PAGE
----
The events of September 11, 2001 resulted in the deaths of 2,699 workers and had profound impacts on New York City’s economy. It also altered labor market dynamics for individuals businesses that were affected by this tragedy as well.
In addition to human life lost there are other factors that make it difficult for us all: The political implications including increased security measures at airports; social repercussions driven home through media coverage like never before or since then; even economic consequences such as those seen with tourism numbers falling sharply after 9/11.
The 9/11 attacks had an immediate negative effect on the U.S economy. The New York Stock Exchange, which was evacuated during the incident and located at ground zero of one tower’s destruction in lower Manhattan approximately two weeks after it occurred; posted losses amounting to 7% (684 points) when they reopened for business again following these unprecedented events.
A report published by Standard & Poor’s estimates $60 billion dollars were lost due not only to financial institutions being closed down but also cleanup costs associated with Ground Zero where debris could no longer be handled because too many people were risking their lives every day trying to recover what remained.
After 9/11, In the second quarter of 2002, selling prices for single-family homes in New York City’s outer boroughs and nearby suburbs rose 10% to 15%.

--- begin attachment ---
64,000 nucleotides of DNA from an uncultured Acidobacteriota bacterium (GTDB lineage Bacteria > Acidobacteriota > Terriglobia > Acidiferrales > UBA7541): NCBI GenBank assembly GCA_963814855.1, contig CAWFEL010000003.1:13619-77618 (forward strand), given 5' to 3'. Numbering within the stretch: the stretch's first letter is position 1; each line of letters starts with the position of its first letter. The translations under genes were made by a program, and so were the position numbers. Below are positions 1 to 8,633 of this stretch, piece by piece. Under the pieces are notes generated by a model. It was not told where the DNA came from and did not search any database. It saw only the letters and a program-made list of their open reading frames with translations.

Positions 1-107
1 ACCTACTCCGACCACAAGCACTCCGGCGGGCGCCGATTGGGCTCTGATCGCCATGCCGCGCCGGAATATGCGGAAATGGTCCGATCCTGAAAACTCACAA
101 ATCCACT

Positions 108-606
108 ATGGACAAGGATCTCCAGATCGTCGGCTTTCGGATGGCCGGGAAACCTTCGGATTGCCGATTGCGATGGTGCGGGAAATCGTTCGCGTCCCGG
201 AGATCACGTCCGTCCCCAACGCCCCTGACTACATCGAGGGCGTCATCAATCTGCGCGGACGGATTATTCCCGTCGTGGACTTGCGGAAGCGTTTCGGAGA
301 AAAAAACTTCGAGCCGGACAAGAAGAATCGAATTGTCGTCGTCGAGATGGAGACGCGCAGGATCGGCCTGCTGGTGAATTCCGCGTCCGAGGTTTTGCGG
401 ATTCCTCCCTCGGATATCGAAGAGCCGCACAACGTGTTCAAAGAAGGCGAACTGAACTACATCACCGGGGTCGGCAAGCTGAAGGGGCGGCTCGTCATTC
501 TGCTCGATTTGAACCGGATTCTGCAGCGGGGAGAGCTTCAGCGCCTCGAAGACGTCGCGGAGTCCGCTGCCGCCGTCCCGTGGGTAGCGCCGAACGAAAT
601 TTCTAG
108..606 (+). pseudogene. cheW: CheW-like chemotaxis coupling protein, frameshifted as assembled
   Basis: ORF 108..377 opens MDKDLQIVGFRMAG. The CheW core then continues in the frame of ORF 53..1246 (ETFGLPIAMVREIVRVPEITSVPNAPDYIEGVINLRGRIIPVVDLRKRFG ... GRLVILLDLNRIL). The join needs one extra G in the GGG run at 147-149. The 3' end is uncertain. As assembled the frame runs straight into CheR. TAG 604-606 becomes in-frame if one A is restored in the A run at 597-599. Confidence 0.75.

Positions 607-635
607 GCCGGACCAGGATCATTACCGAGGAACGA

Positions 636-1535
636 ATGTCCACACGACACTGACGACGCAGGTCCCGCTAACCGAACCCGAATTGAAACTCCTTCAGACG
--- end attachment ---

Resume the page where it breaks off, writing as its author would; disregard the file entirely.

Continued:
The job losses were heavily concentrated in four industries: financial services, hotels, restaurants, and air transportation. These accounts for roughly 80% of private-sector jobs lost during October 2001.
The following passage discusses the impact that occurred on the September 11th terrorist attacks which had an adverse effect on America’s economy leading up until November 2003 when it bottomed out at 7%.
The World Trade Center attack had a disproportionately large impact on New York City. The employment losses attributable to this event can be measured by the difference between where it is now and what would have happened without these attacks, with high-impact scenarios assuming more optimistic assumptions about job growth than low ones do in order for them both still reflect expected levels under normal circumstances as opposed to those after 9/11 when there was less optimism overall but also fewer concrete predictions available due out the uncertainty surrounding how long recovery might take.